When a person is making a difficult decision, wavering in the process between options, someone is apt to say, "It's not set in stone." What they mean is, change is still possible; it's not final. Well, this is final, set in stone. This reality will never change or go away. I saw it today, again, and could hardly believe it was my mother's name before my eyes. She is gone.
It wasn't like my mother died abruptly. She lived well for 18 months after her liver cancer diagnosis. And even when she opted out of chemo, she had another ten months with a lot of good days. Until she fell. It was no one's fault, just one of those things that happen. She was in the landscaped area outside of her room, watering the hibiscus I'd given her for Mother's Day three months earlier. And checking on the other shrubs and flowers that were planted there, bending down to smell a bloom…Her broken shoulder never mended; her body was no longer in healing mode.
Slowly she began to fade. She was leaving me for six months, bit by bit. As Christmas approached, she was no longer answering her phone, not even her precious cell phone on which we had talked for hours and hours, through the years. (Our family plan was designed to accommodate unlimited minutes for the two of us!) Now, I had to check with nursing staff to see how she was doing or drive the two hours for a visit. Which I tried to do regularly but which on some level would never have been enough to quiet the voices in my head. But I did what I could, given that I wasn't yet in the empty nest stage of life, given that I'm a home school mom, given that I'm married to a pastor, given that I'd wonderfully become a grandma.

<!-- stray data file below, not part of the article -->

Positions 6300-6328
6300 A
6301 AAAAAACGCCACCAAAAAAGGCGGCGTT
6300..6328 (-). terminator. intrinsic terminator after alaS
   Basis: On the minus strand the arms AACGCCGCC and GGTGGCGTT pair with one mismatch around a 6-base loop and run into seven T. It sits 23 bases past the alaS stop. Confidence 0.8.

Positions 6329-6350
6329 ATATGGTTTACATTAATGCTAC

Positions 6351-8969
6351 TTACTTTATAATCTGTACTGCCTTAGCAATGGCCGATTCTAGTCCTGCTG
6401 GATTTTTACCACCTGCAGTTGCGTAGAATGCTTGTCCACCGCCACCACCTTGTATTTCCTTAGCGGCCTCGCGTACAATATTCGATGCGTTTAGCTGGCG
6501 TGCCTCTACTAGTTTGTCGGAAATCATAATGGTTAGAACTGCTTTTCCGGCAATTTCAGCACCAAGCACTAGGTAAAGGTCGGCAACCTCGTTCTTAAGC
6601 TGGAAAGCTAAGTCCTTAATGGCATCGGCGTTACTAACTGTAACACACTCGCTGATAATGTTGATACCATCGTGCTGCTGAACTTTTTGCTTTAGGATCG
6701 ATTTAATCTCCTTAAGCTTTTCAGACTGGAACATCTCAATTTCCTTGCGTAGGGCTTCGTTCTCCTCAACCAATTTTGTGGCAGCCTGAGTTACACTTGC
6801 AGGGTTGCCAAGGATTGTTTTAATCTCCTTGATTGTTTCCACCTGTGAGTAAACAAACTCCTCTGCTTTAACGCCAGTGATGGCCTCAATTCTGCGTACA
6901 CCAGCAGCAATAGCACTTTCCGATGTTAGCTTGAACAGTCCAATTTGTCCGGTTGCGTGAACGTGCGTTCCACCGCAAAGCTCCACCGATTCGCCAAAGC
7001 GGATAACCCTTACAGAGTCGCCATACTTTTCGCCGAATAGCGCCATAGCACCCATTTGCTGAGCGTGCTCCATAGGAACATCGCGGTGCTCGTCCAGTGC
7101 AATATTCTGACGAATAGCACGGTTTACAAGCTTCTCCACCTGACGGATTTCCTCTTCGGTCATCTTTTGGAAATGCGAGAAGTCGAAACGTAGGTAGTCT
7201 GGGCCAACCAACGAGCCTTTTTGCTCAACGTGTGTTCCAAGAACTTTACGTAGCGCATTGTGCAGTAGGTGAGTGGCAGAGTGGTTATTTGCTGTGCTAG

In February, she drifted farther from the shore, and we knew it wouldn't be long. That last week, we kept vigil by day, slept at my aunt's house each night.
My mother was a very private woman, and one of the nurses took me aside earlier that week and said, "I don't think she's going to die when you’re here. I've seen this before, she will wait."
Eventually I made peace with that scenario when I remember the scripture she had us read/quote over and over again, from Psalm 23…"Yea, though I walk through the valley of the shadow of death, I will fear no evil for You are with me…" And I knew she wasn't alone after all.
It was different than I would have chosen, but I wasn't dying. It was one of many lessons I've been learning along this journey in grief and death and letting go.
Lessons Learned in Grief
With nearly two years advance warning, one would think it possible to prepare for death. But one would be wrong. It's the most surreal feeling in the world, and I've found I can't think my way through it to any kind of healthy place.
I just have to own it and feel it and walk through whatever comes, because …
Unlike a backpacking trip, preparation is minimal for the journey of grief…other than living well in the present moment, which no one does perfectly. I don't think it's possible to "prepare" oneself in order to minimize the depth of the pain.
Sometimes it feels like my grief path meanders through foreign country where no one speaks my language. I'm hesitant to talk if it seems like people have no idea what I'm saying or meaning.
The destination for every grief journey may be the same – a healthy, peaceful acceptance of a new reality – but I think the route is different every time for every person. Ironically, even though grief is a journey undertaken by every single person alive, most of us find we have to trek alone.
More tomorrow... Hummin' B.